Blog: The Local Authority operating model should look outwards
The quality and scope of services a typical local authority is able to deliver are determined in too large a part by its own functional constraints. All service focused organisations should start with what is valued by the citizen or customer and design its operations accordingly.
This post continues to set out House’s thoughts on how the Local Authority should respond to the reductions in public sector spending and the Localism Bill.
The challenge for the Local Authority is to identify their customers and what they value. This is no easy task. However, we contend that asking such questions at the local level provides an opportunity for more responsive and quality public services.
The challenge then is to balance the very local with borough and sub-regional priorities. Indeed, the Local Authority model must respond to the needs of all the places and people within the borough. One size does not fit all. Networks of sensors around the city in places, building and even on people (mobile phones / watches) will give instant feedback on issues such as pollution, transport, usage patterns. A step closer to our current reality is ‘citizen based monitoring’ where people report potholes and litter, for example, through digital channels – mobile and web. This provides live hotspot data for management services.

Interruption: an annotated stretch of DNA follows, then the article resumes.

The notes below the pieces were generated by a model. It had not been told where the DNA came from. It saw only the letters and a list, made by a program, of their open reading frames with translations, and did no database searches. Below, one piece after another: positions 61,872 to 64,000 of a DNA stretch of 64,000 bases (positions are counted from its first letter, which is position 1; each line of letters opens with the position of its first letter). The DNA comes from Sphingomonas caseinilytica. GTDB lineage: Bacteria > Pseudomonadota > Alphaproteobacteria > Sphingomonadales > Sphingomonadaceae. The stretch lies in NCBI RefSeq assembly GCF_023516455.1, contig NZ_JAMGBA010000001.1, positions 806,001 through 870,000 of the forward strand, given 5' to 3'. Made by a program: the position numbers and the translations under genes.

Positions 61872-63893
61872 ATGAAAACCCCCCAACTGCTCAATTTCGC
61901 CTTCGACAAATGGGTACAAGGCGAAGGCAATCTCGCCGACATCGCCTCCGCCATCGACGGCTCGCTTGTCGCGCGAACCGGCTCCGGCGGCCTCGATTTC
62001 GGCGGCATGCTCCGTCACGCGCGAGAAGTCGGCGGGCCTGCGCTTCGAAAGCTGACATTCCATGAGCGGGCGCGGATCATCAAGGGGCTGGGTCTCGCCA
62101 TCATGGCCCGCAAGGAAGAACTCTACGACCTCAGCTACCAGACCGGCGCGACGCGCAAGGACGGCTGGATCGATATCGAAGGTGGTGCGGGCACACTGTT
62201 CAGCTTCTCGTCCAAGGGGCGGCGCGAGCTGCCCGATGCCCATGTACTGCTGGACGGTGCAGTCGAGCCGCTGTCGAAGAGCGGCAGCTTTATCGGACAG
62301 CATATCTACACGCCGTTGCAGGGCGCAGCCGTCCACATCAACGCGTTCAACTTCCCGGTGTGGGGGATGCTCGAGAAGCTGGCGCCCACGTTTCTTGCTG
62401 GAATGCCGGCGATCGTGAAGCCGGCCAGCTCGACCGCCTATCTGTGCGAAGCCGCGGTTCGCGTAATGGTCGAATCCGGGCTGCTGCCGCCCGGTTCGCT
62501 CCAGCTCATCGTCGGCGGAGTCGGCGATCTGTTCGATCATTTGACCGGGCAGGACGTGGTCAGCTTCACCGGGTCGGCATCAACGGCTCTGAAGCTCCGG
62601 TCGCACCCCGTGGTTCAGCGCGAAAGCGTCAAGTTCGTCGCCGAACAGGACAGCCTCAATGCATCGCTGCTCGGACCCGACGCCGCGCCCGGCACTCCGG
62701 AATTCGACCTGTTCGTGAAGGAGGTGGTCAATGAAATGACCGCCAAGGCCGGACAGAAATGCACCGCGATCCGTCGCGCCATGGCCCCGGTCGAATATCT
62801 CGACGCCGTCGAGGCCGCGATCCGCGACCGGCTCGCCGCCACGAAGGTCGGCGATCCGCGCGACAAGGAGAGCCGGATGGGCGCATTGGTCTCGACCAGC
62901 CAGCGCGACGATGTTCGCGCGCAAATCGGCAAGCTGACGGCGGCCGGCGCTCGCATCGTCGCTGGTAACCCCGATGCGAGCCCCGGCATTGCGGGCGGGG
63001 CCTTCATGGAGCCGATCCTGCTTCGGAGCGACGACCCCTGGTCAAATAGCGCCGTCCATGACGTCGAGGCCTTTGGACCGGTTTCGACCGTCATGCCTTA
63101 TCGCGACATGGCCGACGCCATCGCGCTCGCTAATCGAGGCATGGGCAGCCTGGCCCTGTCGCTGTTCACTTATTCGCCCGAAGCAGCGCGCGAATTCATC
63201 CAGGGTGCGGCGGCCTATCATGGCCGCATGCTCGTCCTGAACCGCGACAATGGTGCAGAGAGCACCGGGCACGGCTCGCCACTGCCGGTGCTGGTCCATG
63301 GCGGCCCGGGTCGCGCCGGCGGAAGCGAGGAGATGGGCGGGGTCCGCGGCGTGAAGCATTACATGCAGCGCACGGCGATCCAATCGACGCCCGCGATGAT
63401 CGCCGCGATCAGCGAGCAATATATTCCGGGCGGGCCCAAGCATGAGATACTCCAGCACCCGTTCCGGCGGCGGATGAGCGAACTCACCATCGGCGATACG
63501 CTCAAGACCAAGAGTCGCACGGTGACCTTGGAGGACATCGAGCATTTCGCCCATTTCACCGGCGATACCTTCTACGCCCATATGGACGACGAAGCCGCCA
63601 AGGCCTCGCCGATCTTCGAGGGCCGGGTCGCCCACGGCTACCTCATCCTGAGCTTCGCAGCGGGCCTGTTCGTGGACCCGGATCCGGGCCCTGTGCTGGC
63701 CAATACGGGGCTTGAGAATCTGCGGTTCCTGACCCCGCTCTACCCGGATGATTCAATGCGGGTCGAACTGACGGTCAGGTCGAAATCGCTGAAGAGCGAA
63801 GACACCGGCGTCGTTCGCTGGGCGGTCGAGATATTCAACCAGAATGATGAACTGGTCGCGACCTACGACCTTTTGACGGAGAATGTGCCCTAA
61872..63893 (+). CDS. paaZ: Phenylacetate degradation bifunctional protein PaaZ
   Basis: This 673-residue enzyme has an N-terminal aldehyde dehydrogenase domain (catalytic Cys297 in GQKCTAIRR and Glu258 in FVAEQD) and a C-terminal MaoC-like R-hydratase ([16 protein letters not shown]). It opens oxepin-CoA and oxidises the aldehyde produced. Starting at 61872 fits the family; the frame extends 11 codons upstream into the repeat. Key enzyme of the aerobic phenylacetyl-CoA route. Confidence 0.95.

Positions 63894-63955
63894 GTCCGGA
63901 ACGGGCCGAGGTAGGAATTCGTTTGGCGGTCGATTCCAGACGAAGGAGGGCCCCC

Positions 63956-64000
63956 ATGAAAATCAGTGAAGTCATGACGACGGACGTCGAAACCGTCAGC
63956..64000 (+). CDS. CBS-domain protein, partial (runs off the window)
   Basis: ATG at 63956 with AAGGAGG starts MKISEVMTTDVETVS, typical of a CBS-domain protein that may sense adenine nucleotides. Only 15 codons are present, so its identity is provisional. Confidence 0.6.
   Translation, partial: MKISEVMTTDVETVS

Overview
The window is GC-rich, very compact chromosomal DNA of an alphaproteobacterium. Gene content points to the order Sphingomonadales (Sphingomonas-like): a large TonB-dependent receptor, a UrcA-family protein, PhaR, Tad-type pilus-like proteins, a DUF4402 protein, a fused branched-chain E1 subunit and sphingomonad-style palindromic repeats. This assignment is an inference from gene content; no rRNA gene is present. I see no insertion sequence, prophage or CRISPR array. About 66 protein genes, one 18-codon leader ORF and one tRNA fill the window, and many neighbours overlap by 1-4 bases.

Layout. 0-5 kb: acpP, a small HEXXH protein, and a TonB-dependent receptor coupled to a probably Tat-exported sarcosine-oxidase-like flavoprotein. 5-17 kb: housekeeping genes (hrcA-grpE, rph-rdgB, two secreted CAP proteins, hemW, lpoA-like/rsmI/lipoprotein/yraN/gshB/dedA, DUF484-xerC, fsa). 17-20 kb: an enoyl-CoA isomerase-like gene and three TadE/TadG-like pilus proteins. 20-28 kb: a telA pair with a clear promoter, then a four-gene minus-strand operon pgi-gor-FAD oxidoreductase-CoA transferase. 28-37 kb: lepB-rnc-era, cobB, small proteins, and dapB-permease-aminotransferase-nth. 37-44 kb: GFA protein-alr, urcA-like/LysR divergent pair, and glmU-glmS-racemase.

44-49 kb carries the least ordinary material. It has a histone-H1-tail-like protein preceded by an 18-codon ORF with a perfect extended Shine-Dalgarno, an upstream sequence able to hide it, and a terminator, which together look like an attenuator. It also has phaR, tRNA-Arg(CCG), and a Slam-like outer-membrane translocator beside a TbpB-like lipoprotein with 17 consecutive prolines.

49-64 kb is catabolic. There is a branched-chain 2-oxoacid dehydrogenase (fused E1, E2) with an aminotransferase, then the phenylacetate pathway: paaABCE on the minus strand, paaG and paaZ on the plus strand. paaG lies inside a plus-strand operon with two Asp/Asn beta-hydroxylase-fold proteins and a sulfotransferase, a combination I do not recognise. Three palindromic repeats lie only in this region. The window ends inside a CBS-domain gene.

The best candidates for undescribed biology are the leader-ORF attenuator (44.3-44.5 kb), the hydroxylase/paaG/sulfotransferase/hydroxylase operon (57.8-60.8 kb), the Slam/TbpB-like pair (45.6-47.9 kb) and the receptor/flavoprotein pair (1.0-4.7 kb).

Meeting citizen needs is the beginning
The term ‘target operating model’ is jargon for an abstract model of processes, organisational structures and supporting technology to delivery value in line with stated strategic aims and objectives. It is a model to which organisations move towards.
An example is the customer services driven model. This model focuses organisational capabilities on meeting citizen needs, and centralises all transactional shared services. Through this model, the Local Authority interfaces with the citizen via a series of access points, including call centres, one stop shops in the community, and single points of contact for a range of services. The back office is invisible and the citizen journey simplified.
House believes the focus on the citizen or customer is the starting point for the Local Authority. The challenge is as much cultural as it is operational. The Local Authority, and all those who work within it, need to redefine the work of departments, functions and staff to focus on giving value to the citizen or customer, and not be constrained by internal demarcations imposed by departments or role. Child centred care is an example of how services can be designed in this way.
Organising to meet the needs of the citizen is an invaluable step for the Local Authority to take. But it is a step. While we accept that in the current economic climate the provision of quality public services is a challenge, it must be seen as the minimum requirement for local authorities. It can only be one part of the Local Authority’s role in the coming years. The Local Authority must look beyond its own organisation to develop growth in the local economy. The Local Authority can relieve the pressure on public sector resources, manage demand for services through a proactive approach to economic growth in the local economy.